A ground-breaking study from Netsafe uncovers a range of reasons harmful communications are sent. The amount of thought that goes into pressing send on a text or email is under the spotlight.
Netsafe surveyed adults to determine if they’ve sent harmful digital communications in the last year, and the reasons behind their actions. With 18 percent of adults reporting they had received harmful digital communications, this new study sought to understand who is creating the content, and why it was happening.
The research found:
- Eleven percent of adults admitted sending or sharing at least one type of potentially harmful digital communication – and nearly 80 percent had done this more than once.
- Topping the list of reasons for sending a harmful digital communication was “for a joke” (28 percent), “to influence behaviour or thoughts” (14 percent), “to scare” (8 percent) and “to embarrass” (6 percent).
- Six percent of respondents admitted to saying offensive things about someone else, and three percent tried to embarrass another person, attempted to exclude someone from a friendship group or made a sexual advance they were not sure was welcome.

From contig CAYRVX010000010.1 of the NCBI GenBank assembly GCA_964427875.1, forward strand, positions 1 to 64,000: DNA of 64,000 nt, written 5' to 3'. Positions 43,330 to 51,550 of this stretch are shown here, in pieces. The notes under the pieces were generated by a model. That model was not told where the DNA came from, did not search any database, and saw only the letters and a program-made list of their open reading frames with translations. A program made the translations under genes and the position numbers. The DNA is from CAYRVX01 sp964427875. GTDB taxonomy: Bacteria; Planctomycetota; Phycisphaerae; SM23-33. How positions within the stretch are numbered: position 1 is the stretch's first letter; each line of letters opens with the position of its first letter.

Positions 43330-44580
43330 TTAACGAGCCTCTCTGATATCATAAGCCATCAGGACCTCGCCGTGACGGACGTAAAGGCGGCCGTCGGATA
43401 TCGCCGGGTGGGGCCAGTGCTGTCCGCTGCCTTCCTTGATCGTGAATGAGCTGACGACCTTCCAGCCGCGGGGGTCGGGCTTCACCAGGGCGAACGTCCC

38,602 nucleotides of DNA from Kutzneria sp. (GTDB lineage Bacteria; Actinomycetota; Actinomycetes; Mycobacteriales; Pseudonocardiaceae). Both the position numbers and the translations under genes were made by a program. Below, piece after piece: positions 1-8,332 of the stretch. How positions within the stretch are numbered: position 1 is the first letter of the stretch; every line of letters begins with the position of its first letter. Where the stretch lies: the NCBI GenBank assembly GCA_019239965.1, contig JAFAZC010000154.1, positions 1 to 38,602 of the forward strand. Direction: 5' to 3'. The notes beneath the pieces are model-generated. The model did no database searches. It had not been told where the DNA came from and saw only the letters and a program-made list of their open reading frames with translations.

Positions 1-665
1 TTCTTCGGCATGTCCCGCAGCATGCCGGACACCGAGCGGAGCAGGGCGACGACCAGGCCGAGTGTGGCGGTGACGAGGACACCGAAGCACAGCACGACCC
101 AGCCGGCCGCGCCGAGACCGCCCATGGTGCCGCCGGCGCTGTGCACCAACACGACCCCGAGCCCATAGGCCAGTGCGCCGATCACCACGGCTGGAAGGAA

- Of those who sent harmful digital communications, 29 percent were friends of the recipient and 20 percent were family members. The main way to harm someone is predominantly via text (39 percent) followed by social media (34 percent) and email (20 percent).
“Netsafe can help people who have been the recipient of deliberate abuse and also assist people who didn’t intend to hurt others,” Martin Cocker, CEO, says. “It is important to see deliberate offenders prosecuted, but also to provide ways people can reverse harm that they may have accidentally caused.”
Netsafe is available seven days a week to provide free, confidential and non-judgemental support to those experiencing online harm – or for people who had been sending material likely to upset or affect others that were looking to make amends.